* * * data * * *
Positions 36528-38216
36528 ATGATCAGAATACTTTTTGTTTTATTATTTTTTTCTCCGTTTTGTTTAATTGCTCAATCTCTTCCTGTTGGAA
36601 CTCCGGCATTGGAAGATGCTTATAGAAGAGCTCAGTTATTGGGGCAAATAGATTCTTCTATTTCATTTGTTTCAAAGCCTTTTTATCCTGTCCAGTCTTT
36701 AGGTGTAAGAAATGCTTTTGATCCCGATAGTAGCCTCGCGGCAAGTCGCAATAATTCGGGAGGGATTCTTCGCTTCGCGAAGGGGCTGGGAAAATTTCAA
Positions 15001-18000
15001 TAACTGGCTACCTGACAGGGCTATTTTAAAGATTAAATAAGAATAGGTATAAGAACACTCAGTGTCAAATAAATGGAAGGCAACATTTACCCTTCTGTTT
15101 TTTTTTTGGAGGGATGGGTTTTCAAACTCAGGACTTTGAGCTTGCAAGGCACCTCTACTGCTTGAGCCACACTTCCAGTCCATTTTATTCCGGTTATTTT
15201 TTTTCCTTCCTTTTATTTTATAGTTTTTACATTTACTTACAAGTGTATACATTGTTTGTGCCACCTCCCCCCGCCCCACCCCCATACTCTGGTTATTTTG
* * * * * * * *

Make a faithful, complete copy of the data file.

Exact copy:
Positions 36528-38216
36528 ATGATCAGAATACTTTTTGTTTTATTATTTTTTTCTCCGTTTTGTTTAATTGCTCAATCTCTTCCTGTTGGAA
36601 CTCCGGCATTGGAAGATGCTTATAGAAGAGCTCAGTTATTGGGGCAAATAGATTCTTCTATTTCATTTGTTTCAAAGCCTTTTTATCCTGTCCAGTCTTT
36701 AGGTGTAAGAAATGCTTTTGATCCCGATAGTAGCCTCGCGGCAAGTCGCAATAATTCGGGAGGGATTCTTCGCTTCGCGAAGGGGCTGGGAAAATTTCAA
Positions 15001-18000
15001 TAACTGGCTACCTGACAGGGCTATTTTAAAGATTAAATAAGAATAGGTATAAGAACACTCAGTGTCAAATAAATGGAAGGCAACATTTACCCTTCTGTTT
15101 TTTTTTTGGAGGGATGGGTTTTCAAACTCAGGACTTTGAGCTTGCAAGGCACCTCTACTGCTTGAGCCACACTTCCAGTCCATTTTATTCCGGTTATTTT
15201 TTTTCCTTCCTTTTATTTTATAGTTTTTACATTTACTTACAAGTGTATACATTGTTTGTGCCACCTCCCCCCGCCCCACCCCCATACTCTGGTTATTTTG